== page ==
Visiting Verona

Q San Francisco
November 1998
Pages 54-55

Visiting Verona

veronaI never set out to be an Italophile. I never set out to focus my career on the world of Italian wine and food. Perhaps it was pre-saged by my first restaurant job in an Italian cafe back in my hometown of Ann Arbor, Michigan. But after that, most of my training tended to the Asian, or, as is now the current correct term in the field, Pacific Rim, cuisine. Somehow or other, a couple of years ago, I found myself back in an Italian restaurant.

Part of my job, amazingly, turns out to be to spend a week in Italy each year at the annual “VinItaly.” This extravaganza of (primarily) Italian wine is one of the largest exhibitions of grape alcohol on the planet. The best part of it, however, is exploring the town it is set in each year – Verona.

Verona has some great places to eat. During VinItaly it’s near impossible to actually get in to any of them. You know you’ve truly scored big when you snag a table during dinner hour at Bottega di Vini – great food and one of the most incredible Italian winelists you’ll ever see. You have to know someone to get in during this week. If you don’t, do what most of us do and eat somewhere else.

This is not really a bad thing. Verona’s trattorias are among the best that I’ve found in Italy. The people are incredibly friendly. The service, while generally one step beyond laid back, makes you feel right at home. And the food and wine of the region will keep you coming back.

Verona’s proximity to the mountains ensures a regular supply of trout and other freshwater fish, the prime staple of local cuisine. Polenta and risotto are the main grain based products. Radicchio is used in everything. Two local oddities of cuisine are the use of horsemeat–either dried, shredded and served with lemon juice, or braised in local red wine; and hops – the plant used in beer-making, here used as a favored herb.

The wines of the region are widely varied and too numerous to sum up easily. On the white side – Bianco di Custoza, Soave, Lugana, and Pinot Grigio are popular. The reds concentrate on Bardolino, Valpolicella, and Amarone.

If you want to do something in Verona besides eat and drink (and you’re a bit of a history buff) make sure you see Romeo’s house (a bit dilapidated these days); Juliette’s house (complete with balcony, and the worldwide center for “Jimmy loves Joey” type graffiti); and Juliette’s tomb. There’re also Ancient Roman towers, a huge arena, churches galore, and a beautiful river walk.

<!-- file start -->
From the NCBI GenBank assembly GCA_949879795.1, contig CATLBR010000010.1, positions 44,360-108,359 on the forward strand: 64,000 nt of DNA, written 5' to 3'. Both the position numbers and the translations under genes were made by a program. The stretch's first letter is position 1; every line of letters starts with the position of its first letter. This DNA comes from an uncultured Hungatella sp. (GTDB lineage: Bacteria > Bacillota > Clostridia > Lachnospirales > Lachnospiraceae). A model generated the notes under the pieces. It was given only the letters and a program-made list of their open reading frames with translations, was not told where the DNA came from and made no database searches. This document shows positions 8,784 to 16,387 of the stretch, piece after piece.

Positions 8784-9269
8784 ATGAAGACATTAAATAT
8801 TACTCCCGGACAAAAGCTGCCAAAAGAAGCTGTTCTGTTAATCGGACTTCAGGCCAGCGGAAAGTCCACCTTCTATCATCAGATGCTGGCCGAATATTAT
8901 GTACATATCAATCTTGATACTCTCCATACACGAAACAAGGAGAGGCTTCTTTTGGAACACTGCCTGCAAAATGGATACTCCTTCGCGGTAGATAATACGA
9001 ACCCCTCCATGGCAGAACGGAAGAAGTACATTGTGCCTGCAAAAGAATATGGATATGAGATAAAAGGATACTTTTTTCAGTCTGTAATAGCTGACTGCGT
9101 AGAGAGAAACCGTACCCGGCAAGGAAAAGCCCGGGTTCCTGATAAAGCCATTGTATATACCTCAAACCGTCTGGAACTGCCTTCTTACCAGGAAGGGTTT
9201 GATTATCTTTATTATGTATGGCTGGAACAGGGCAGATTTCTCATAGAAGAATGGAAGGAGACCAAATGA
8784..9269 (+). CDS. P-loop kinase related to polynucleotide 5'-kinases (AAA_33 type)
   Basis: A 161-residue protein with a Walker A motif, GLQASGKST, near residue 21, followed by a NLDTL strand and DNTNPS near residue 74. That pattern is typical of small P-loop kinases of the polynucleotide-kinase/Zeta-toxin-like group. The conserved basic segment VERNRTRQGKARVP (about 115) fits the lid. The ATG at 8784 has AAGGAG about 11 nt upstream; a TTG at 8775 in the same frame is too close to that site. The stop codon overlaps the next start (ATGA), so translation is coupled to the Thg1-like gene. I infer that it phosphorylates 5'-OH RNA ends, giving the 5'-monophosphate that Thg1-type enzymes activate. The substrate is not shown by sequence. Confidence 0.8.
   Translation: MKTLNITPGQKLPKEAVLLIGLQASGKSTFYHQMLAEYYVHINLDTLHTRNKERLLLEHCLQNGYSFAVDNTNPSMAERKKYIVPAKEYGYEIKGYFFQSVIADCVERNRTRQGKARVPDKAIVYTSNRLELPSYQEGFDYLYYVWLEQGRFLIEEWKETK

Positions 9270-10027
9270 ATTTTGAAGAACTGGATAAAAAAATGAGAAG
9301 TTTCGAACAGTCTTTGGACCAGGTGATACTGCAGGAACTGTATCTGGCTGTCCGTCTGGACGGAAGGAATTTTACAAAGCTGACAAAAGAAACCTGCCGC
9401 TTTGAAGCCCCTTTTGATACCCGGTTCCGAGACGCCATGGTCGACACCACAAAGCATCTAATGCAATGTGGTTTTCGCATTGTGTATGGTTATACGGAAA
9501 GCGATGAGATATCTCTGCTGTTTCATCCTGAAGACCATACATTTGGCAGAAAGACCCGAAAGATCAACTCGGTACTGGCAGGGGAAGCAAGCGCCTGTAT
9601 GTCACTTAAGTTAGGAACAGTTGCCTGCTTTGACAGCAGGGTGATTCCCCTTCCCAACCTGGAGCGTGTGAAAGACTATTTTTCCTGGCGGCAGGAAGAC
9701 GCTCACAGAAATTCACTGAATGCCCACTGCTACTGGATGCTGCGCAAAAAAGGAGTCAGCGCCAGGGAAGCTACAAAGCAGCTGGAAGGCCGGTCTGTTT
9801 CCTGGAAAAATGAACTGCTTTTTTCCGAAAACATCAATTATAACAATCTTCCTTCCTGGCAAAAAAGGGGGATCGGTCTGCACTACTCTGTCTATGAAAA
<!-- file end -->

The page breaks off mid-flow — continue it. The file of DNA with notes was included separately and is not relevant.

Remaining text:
You need more? Try walking through the old quarter and shopping in the little arcades. If you run out of things to do in Verona, it’s only an hour’s train ride to Venice.

In the meantime, a little food and wine to keep us going…

Amarone & Radicchio Risotto

2 tablespoons olive oil
2 tablespoons butter
1/2 cup finely chopped shallots
2 cups Arborio or Carnaroli rice
2 cups Amarone
4-1/2 cups stock (vegetable or beef)
8 ounces radicchio, shredded (about 4 cups)
2 tablespoons parmigiano cheese
2 tablespoons chopped fresh parsley
black pepper

Heat 1 tablespoon of the butter and the oil in a heavy pan (4-quart or bigger) over medium to high heat. Add the shallots and cook, stirring, until they soften, about 2 minutes. Add the rice and stir to coat the grains well with oil and butter. Allow to cook for another few minutes, still stirring. Add the radicchio and mix well.

Risotto requires a bit of attention. Start adding the wine, a half cup at a time. After each addition, continue stirring until the liquid has been absorbed – then add the next half cup. After the wine, continue the same process with the stock. The process should take about 20 minutes, at which time the rice will be firm but sort of creamy.

Remove from the heat and add the remaining tablespoon of butter, the cheese, parsley, and then salt and pepper to taste. This is a great accompaniment to sautéed chicken livers. Serves 4-6.
Any local red wine is a great choice. My personal favorites, ranging from lighter to fuller bodied, are any of the Valpolicellas or Amarones from Quintarelli, Dal Forno Romano, Zenato or Allegrini. Truly hard to find is the Allegrini “La Poja,” a single vineyard, single varietal “table wine” from one of my favorite producers. And a really cool bottle to boot.

Q San Francisco magazine premiered in late 1995 as a ultra-slick, ultra-hip gay lifestyle magazine targeted primarily for the San Francisco community. It was launched by my friends Don Tuthill and Robert Adams, respectively the publisher and editor-in-chief, who had owned and run Genre magazine for several years prior. They asked me to come along as the food and wine geek, umm, editor, for this venture as well. In order to devote their time to Passport magazine, their newest venture, they ceased publication of QSF in early 2003.


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